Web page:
Student entrepreneurs looking for funding for their start-up businesses can get help from ASUCD’s Entrepreneurship Fund (E-Fund), which was created last Winter quarter.
The program, which has two selection periods throughout the year, grants up to $1,500 to winning students to develop their business ideas. A selection committee is responsible for reading applications and choosing the winners while a student-run advising committee helps students develop their projects.
The program was founded by Kate Lin, senior environmental policy analysis and planning major and current chair of E-Fund, and Phillip Chu, a fourth-year economics major and last year’s chairperson. E-Fund became an official organization on campus during Winter quarter 2012 and announced the first round of students that would receive funding the following spring.
Part of the program is that the proposed business ideas should aim to solve a social problem or benefit the greater society.
Lin said that applicants have to have a business idea that contributes to some kind of social good, but must also be able to define what they think that means on their own.
Although students can certainly look to outside sources to fund their business endeavors, this program is special in that it allows students to be able to support their peers, according to Emre Titizer, a fourth-year managerial economics major and member of the E-Fund advising committee.
“It’s an undergraduate version of a business startup, where the idea is [that] somebody has a business idea and we provide them some monetary support through ASUCD funding. So it’s actually students funding students’ ideas,” Titizer said.
Past winning ideas have included the development of a phone app that allows you to keep track of your class schedule, as well as events on campus. Another idea that received funding is a T-shirt company that chooses a social issue, creates a design incorporating the issue and then sells the shirts with a portion of proceeds going directly to charity.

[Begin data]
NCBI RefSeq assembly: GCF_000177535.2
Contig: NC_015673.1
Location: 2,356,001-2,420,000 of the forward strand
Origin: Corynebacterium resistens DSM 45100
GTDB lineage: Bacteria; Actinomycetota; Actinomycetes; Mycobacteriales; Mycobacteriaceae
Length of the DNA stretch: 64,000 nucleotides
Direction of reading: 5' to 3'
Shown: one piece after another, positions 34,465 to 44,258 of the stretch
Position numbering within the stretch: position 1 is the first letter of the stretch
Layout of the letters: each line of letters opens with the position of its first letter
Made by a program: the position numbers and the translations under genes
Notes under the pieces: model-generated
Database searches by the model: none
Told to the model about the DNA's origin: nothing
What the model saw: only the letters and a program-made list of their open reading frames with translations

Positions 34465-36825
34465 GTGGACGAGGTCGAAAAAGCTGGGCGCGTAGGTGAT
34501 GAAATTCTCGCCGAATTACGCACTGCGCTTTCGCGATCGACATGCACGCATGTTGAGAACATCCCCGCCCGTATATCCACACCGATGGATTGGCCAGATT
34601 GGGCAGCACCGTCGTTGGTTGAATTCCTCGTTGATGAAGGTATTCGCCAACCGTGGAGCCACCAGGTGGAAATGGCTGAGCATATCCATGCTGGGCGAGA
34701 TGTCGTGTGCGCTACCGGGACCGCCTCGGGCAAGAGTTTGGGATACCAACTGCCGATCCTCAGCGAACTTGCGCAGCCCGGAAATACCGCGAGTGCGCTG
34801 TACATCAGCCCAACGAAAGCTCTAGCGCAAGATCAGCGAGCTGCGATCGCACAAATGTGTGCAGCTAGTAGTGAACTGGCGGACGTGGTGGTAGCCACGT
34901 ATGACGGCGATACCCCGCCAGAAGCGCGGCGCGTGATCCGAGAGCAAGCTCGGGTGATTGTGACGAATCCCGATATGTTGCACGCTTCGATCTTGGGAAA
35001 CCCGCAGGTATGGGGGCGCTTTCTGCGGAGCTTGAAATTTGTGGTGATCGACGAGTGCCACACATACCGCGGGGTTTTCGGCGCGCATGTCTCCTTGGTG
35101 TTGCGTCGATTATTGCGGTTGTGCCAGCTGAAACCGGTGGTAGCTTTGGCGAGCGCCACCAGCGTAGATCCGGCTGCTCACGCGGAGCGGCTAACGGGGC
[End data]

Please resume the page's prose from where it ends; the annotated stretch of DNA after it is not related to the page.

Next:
Ben Trinh, junior sociology and statistics major and E-Fund director of business development, said that E-Fund is helpful on campus in that it also teaches about business, which UC Davis has no formal major for.
“I think E-Fund is important because it brings an aspect that UC Davis lacks. Since we don’t have a business major, E-Fund makes up for that,” Trinh said.
Organizers said that the program is not specifically intended for students who are studying to become entrepreneurs.
“We really want to reach out to engineers, computer scientists, people who are usually never thinking about being entrepreneurs but they have such unique knowledge because of their fields. Davis is an interesting place to have this, because the students that we’re helping aren’t business students,” Lin added.
The program also caters to those who have no plans of applying for funds. According to Mike Li, second year economics and food science major and a member of the E-Fund advising board, it fosters business ideas within students.
“It encourages students to think about business. I’ve talked to people that didn’t know that E-Fund existed and when they found out that there was E-Fund, they all of a sudden started thinking about business ideas,” Li said.
The next application cycle will begin February 2013. To learn more, visit the E-Fund Facebook page.
SASHA COTTERELL can be reached at firstname.lastname@example.org.